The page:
In a single location, The Pritzker Center at UCSF will combine clinical child mental and emotional health experts in virtually every sub-specialty, including professionals specializing in the impact of domestic and community violence, sexual abuse and assault and post traumatic stress syndrome.  These experts represent an unparalleled breadth and depth of care.  Their proximity and collaborative model means that multiple perspectives will coalesce in diagnosis and treatment, creating a streamlined infrastructure that does away with the “maze.”  The treatments delivered will represent the newest therapeutic models, based on evidence from clinical studies. 

Shortage of Child Psychiatrists Impedes Progress

Today there are fewer than 7,000 child and adolescent psychiatrists in the U.S., with the need projected at 30,000, according to the American Academy of Child and Adolescent Psychiatrists.  Northern California needs 1,000 more, yet the three regional training programs produce just 13 to 15 child psychiatrists per year.  This shortage demands a multidisciplinary solution of better trained psychiatrists, psychologists and pediatricians.  In addition to clinicians, academic child psychiatrists and psychologists who can conduct research specific to the young patient are needed. Currently, the understanding of childhood and adolescent psychiatric disorders lags 10 to 20 years behind the understanding of adult psychiatric disorders.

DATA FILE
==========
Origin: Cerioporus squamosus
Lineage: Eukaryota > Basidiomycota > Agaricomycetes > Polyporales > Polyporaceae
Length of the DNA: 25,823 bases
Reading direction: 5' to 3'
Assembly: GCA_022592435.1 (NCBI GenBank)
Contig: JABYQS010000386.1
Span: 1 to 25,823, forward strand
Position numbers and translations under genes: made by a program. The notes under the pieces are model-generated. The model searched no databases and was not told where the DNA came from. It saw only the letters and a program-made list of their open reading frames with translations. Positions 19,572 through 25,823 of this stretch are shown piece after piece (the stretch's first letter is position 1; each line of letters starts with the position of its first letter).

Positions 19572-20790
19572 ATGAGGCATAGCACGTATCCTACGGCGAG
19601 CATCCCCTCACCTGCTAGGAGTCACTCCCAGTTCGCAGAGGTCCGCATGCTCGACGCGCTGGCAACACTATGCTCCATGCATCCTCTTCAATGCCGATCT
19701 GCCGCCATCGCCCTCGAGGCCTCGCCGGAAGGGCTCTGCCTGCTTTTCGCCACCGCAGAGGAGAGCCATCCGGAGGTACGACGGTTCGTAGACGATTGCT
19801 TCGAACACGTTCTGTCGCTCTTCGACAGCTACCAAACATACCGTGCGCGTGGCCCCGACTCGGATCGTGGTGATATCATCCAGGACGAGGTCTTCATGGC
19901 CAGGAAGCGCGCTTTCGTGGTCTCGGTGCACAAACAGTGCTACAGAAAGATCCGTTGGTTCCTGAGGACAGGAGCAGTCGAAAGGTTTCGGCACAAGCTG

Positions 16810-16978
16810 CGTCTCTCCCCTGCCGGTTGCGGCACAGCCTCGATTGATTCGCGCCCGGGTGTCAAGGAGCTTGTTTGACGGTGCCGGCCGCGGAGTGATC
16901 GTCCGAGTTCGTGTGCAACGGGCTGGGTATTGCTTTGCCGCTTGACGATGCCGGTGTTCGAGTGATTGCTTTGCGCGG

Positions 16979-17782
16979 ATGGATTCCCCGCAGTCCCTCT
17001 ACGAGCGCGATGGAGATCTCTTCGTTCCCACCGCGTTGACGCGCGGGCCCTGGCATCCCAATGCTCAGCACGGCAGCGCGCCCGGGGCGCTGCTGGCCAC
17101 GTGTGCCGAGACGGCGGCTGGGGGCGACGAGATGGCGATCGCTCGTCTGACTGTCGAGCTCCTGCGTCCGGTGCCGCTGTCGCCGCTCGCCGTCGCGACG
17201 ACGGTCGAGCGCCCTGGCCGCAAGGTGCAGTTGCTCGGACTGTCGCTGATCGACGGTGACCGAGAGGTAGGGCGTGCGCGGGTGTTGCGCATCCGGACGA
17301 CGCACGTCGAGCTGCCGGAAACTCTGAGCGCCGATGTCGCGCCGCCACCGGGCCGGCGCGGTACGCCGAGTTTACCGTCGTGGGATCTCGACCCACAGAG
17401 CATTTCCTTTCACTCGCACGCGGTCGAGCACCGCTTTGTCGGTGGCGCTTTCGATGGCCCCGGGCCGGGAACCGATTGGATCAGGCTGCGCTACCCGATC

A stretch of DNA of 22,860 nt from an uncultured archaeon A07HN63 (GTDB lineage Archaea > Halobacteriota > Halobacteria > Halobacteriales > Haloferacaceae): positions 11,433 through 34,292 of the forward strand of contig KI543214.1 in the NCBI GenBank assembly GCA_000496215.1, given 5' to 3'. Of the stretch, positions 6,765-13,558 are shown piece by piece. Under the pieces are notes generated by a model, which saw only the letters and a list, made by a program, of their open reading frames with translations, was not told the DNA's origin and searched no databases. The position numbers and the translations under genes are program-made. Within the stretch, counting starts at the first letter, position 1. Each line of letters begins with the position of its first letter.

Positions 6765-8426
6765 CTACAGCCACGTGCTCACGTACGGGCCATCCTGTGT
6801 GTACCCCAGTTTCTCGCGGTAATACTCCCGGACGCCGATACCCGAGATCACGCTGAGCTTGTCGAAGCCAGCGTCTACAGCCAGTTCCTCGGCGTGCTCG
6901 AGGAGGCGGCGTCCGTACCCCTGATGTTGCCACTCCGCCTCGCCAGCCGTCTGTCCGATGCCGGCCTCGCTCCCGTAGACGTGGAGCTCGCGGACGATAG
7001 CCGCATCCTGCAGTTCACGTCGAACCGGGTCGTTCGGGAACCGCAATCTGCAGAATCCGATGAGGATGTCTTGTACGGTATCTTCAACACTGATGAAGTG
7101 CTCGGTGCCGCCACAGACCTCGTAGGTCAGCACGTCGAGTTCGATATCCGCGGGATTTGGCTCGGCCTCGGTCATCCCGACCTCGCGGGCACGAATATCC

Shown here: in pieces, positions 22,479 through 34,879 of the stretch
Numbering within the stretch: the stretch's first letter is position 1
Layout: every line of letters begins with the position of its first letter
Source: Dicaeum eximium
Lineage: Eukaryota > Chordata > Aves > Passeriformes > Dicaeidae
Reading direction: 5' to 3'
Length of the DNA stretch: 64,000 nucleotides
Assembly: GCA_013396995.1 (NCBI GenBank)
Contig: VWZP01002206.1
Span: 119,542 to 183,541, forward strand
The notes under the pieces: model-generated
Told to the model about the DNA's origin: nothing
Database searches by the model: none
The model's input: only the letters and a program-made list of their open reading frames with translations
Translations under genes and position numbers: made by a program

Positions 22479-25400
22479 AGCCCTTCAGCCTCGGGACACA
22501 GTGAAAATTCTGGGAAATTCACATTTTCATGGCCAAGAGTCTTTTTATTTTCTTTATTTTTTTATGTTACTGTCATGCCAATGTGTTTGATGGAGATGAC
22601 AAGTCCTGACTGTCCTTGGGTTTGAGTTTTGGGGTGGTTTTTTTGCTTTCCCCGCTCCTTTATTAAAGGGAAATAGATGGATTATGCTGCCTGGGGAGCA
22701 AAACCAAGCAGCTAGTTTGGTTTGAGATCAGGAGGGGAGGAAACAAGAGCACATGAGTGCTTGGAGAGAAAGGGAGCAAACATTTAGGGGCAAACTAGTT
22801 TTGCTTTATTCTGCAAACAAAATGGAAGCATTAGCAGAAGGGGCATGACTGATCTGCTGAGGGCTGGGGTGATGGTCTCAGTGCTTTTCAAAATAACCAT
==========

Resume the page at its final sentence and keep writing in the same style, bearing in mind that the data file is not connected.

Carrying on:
“The Pritzker Center will enable us to expand training programs and address the national shortage of professionals, including those who are skilled in treating a multicultural, multilingual population. It also will expand desperately needed child-specific research efforts,” said Kessler.  “By integrating mental health services, from birth to young adulthood - across disciplines, demographics and between research and clinical care—the Center will have a real and tangible impact on child and adolescent mental health knowledge, prevention, diagnosis and treatment across the nation, if not the world.”

The Center is scheduled to open in early 2008 and will be housed at its own specially renovated 36,000-square-foot building at Third, 18th and Tennessee Streets along the new MUNI rail line in the easily accessed Mission Bay neighborhood of San Francisco. 

UCSF is a leading university that advances health worldwide by conducting advanced biomedical research, educating graduate students in the life sciences and health professions, and providing complex patient care.

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1 National Institute of Mental Health, 2005 National Comorbidity Survey Replication Study.

2 Institute of Medicine, Research on Children and Adolescents with Mental, Behavioral and Developmental Disorders, 1989.

3 Shaffer, D., Craft, L. (1999), Methods of Adolescent Suicide Prevention, Journal of Clinical
Psychiatry, 60, (Suppl. 2), 70-74.


NOTE TO THE MEDIA:  In addition to experts quoted above, parents who have children currently in programs that will be transferred to The Pritzker Center at UCSF are available to discuss their diagnosis/treatment experience.

IMAGES AVAILABLE:

The Pritzker Center at UCSF #1

The Pritzker Center at UCSF #2

Additional media contact:

Mara Brazer, Brazer Communications

415-305-6677; [email protected]